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Make your gardening tasks look easy with our range of garden trowels, they’re the one tool you really can’t do without in any landscape project.

What is a Trowel?

A garden trowel is a common hand tool used by a range of people, including gardeners, archaeologists and people who go treasure hunting with metal detectors. The standard garden trowel usually consists of two main parts: a blade and a handle. Fun fact: the word trowel comes from the Latin word "truella", meaning "small ladle".

Trowel Uses

Garden trowels can be used for lots of different things, including;

  • Planting seedlings,
  • Transplanting,
  • Weeding and
  • Digging small holes 

A transplanting trowel can be used for moving a plant, for example from a greenhouse and into the garden. Tulip and weeding types of trowel have sharpened teeth which allow them to cut through long roots, this makes it easier to clear out a hole for a new plant to be planted into. Weeding garden trowels are also used to remove weeds from a garden without causing too much damage to any of the surrounding plants.

Types of Garden Trowels

There are many different types of garden trowel and they are dictated by the shape of their blade. There are ten forms of garden trowel blade, these are; traditional, transplanting, dixter, ladle, potting, digging, tulip, weeding, tissot, and planting. The shape of the trowel can make it suited to different functions. For example, narrow trowels are used for transplanting and weeding and trowels with a pointed blade will perform better in harder soils.

Some trowels have a depth gauge built in into the blade to help the gardener accurately measure how deep they are planting. The handle also has different features, a long handle will improve the reach of the trowel, and so long handled trowels are useful for gardeners who want to avoid kneeling.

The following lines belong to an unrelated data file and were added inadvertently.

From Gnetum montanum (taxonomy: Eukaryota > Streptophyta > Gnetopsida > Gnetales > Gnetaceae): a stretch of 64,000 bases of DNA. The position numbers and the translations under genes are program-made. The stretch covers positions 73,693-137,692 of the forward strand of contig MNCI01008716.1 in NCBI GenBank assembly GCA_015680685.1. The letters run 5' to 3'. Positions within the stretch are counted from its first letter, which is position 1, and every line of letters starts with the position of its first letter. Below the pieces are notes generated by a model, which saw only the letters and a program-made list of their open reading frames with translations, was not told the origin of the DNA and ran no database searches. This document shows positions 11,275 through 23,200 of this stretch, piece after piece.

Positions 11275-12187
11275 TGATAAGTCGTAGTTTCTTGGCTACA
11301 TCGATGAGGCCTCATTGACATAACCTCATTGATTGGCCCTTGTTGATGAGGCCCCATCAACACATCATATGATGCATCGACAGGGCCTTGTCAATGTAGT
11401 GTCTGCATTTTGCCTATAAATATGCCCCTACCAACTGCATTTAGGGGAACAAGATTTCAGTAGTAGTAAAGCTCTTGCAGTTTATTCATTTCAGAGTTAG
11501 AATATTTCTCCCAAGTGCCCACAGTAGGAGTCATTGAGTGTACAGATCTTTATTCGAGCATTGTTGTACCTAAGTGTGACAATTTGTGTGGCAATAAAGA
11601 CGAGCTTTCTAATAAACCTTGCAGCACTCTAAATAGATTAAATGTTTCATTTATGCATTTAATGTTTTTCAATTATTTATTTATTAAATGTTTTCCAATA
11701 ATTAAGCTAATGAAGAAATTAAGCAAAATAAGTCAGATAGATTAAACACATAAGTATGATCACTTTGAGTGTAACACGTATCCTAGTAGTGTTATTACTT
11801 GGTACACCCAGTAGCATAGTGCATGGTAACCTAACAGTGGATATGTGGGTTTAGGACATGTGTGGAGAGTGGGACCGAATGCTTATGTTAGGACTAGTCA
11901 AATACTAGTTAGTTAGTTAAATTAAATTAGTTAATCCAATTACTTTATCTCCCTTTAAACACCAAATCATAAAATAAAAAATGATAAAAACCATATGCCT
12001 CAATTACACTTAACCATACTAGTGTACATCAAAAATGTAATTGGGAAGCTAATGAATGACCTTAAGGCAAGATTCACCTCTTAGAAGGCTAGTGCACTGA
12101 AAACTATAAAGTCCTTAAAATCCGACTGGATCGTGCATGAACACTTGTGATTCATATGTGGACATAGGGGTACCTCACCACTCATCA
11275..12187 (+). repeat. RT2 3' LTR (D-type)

Our Range of Trowels

At Building Supplies Online we have a range of different trowels by a number of different brands. The options are endless with different colours, sizes, weights and shapes available. This means you are sure to find a trowel that suits your gardening needs.

The prices range from budget to higher cost, this makes this an accessible product for everyone, if you are just starting out in gardening then there is no need to break the bank on this one.

Complete your purchase at BSO with some other accessories to make your gardening experience more enjoyable, including spades, buckets, rakes and more. We also have a selection of kneeling pads available for your comfort.

Choosing your Trowel

The garden trowel blade you should choose comes down to the job you choose to do and the material it is made from. The most efficient material to choose for your garden trowel blade is stainless steel; this is because it is lightweight enough to use comfortably but still strong and durable enough to dig in hard soil.

Another important consideration is whether or not the blade has been coated; some garden trowel blades can be zinc chrome plated which makes them more corrosion resistant and therefore more durable for garden use.

Personally, it’s important to make decisions that suit your needs. Such as, looking for a handing hole in the handle for easy storage in a full shed, a comfortable handle that doesn’t rub and one that is the right shape for your hand so you can garden all day long, and the weight and balance needs to be right for what you want to use it for.

Maintenance and care of your Trowel

Towels can last a very long time if given the right maintenance and care; this can include the following tips: 

  • Cleaning - Dunk the blade of the towel into a bucket of water to loosen the dirt and then wipe off any excess with an old rag. For stubborn dirt, use a wire brush to remove it, as well as any rust patches.
  • Oil – To reserve both the handle and the blade, it is best to oil them. Often the best oil to use is a vegetable or linseed oil which has no petroleum added.
  • Sharpening - Your trowel blade will need to be sharpened every couple of years, do this with a hand file to ensure it cuts as easily as possible through tough soil and roots. Hold the garden trowel tightly onto a level surface with your non-dominant hand, using your dominant hand, place the hand file on the edge of the blade at an angle of between five and thirty degrees, then push the file downwards along the edge of the blade, away from your body.
  • Storage – This is the easy one, keep your trowel in a dry place, such as a garden shed, to keep it away from any unnecessary moisture which could lead to the blade rusting and the handle rotting.

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